It was the late 1960’s, and the Beatles
had changed the music world forever. Single-handedly, John, Paul, George and Ringo had, seemingly overnight, taken the world from the doo-wop age where Elvis still ruled into the age of the four-member rock and roll bands. The Beatles’ “sound” was completely new and instantly captivating. In the early 1970’s, the Beatles made a trip to India to study transcendental meditation with the Maharishi Mahesh Yogi. Upon their return to the recording studio, the band was completely transformed. Gone were the suits and ties, the long but stylishly cropped hair, and the simple but artful musical arrangements. The hippie “flower power” days were in full bloom, and the Beatles once again set a new standard of music, behavior and physical appearance. Out came the outrageous colorful clothing, the long unkempt hair, and the use of psychedelic drugs. Timothy Leary was advising the young generation to “turn on, tune in, and drop out.” The turning point came with the Beatles’ release of Sergeant Pepper’s Lonely Hearts Club Band,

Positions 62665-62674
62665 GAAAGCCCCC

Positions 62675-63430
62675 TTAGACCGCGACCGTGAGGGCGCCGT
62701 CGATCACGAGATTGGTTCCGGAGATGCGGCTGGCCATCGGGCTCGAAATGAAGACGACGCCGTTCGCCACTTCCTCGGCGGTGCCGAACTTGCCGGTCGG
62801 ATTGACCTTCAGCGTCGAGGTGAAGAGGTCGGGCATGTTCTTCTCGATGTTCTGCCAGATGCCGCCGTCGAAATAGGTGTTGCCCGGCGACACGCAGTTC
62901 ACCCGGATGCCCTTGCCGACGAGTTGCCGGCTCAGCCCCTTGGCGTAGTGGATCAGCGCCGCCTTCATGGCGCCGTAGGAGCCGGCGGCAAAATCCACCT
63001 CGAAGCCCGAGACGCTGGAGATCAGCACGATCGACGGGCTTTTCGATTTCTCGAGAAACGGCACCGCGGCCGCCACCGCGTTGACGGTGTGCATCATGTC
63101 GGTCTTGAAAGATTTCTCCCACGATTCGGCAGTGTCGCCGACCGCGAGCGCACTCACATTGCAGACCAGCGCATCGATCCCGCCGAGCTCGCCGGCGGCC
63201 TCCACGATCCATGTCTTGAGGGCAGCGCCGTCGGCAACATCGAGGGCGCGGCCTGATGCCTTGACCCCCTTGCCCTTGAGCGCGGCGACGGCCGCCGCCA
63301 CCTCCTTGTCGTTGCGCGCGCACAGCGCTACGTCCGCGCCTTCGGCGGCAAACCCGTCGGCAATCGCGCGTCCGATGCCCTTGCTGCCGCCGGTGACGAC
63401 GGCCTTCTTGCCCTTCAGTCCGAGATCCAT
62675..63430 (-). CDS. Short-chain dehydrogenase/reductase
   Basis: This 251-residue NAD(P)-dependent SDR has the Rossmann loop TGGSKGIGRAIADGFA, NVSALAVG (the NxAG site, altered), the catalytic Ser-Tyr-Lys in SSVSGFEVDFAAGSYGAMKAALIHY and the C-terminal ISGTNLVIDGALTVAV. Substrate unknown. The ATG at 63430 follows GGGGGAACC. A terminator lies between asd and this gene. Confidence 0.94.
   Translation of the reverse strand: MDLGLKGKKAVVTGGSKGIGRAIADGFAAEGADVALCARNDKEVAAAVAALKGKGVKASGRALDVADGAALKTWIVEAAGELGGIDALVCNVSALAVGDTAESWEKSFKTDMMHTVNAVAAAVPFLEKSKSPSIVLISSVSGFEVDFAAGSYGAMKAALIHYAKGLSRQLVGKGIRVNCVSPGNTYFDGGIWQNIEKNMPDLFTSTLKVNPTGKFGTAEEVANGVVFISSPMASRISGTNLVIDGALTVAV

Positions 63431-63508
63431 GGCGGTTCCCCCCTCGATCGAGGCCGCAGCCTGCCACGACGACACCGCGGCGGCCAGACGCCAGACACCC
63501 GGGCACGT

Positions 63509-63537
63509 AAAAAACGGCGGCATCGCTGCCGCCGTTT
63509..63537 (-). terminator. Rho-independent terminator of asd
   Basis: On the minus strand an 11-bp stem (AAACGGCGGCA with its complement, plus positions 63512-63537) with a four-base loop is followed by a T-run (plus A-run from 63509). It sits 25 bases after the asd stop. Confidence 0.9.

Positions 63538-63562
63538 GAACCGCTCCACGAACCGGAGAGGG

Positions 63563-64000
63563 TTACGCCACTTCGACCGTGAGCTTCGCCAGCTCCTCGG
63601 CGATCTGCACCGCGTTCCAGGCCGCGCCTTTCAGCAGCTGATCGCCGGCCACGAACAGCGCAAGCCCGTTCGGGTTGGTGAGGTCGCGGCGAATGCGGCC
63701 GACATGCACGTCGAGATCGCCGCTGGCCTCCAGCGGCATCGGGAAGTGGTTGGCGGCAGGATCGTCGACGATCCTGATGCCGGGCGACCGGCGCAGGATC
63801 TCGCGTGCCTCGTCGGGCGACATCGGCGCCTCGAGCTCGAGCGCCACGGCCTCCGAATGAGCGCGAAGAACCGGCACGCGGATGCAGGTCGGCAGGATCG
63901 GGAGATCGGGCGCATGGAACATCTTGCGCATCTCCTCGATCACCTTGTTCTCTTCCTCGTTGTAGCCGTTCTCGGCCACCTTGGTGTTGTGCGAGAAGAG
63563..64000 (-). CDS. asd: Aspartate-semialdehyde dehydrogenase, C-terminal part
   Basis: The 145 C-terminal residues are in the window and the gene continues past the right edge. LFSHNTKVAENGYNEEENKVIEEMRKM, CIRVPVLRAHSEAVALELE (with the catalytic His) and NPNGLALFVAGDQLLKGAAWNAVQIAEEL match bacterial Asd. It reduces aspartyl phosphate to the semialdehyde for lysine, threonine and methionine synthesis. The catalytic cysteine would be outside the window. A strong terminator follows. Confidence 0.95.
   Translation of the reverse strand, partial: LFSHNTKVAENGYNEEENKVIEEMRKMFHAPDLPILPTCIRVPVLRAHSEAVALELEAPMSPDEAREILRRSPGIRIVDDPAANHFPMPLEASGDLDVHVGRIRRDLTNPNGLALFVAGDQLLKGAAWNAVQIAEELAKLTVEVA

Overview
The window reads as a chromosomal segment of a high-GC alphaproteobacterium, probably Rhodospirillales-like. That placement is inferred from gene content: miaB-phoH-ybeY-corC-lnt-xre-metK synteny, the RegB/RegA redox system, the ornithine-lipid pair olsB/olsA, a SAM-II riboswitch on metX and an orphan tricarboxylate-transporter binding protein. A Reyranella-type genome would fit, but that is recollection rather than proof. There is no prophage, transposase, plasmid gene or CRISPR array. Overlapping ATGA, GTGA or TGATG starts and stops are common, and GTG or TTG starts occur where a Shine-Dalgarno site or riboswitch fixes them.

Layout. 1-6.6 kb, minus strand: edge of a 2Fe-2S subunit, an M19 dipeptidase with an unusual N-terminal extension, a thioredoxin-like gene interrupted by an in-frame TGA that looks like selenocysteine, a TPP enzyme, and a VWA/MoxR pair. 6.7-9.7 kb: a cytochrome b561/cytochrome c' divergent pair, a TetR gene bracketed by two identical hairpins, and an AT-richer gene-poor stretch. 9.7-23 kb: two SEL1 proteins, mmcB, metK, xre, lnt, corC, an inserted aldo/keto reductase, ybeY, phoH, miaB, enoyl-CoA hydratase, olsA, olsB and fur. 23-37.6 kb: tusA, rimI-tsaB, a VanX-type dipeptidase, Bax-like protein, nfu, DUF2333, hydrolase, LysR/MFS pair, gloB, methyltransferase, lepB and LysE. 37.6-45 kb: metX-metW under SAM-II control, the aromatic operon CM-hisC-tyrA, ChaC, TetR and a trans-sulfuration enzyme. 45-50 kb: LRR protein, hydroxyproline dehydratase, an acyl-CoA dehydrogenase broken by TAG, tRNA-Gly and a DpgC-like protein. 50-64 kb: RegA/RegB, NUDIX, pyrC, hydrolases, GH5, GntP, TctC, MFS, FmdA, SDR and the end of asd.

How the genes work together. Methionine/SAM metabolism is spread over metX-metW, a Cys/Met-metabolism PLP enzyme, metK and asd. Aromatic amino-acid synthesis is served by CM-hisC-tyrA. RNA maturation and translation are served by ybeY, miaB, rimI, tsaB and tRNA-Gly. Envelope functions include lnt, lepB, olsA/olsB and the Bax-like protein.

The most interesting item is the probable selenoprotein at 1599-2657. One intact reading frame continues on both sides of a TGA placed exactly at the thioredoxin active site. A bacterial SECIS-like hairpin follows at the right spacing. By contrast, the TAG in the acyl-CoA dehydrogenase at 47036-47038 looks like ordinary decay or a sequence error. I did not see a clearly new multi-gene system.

the album that, even today, is thought to be the best, most unique rock recording of all time.
As the Beatles did, so followed the world. English wanna-be groups sprung up like opium poppies and, eventually took their acts on the road creating “The British Invasion” of the American music scene. Of all these performers, only two have gone the distance and have become rock royalty: Eric Clapton (The Yardbirds, Cream, Derek and the Dominoes), and the Who.
The Who’s still-vibrant success comes from the “heart” of the band: Pete Townsend and Roger Daltry. Townsend was the masterful composer that created the classic songs of the band, and Daltrey’s lead vocals gave the group a sound like no other. The Who’s top songs are instantly recognized the world over, and no self-respecting former flower child would be caught dead not knowing the words to “My Generation.” The Who’s beginning may have sprung from the Sergeant Pepper phenomenon, but over the years they’ve never stopped delivering stunning live performances of their top hits.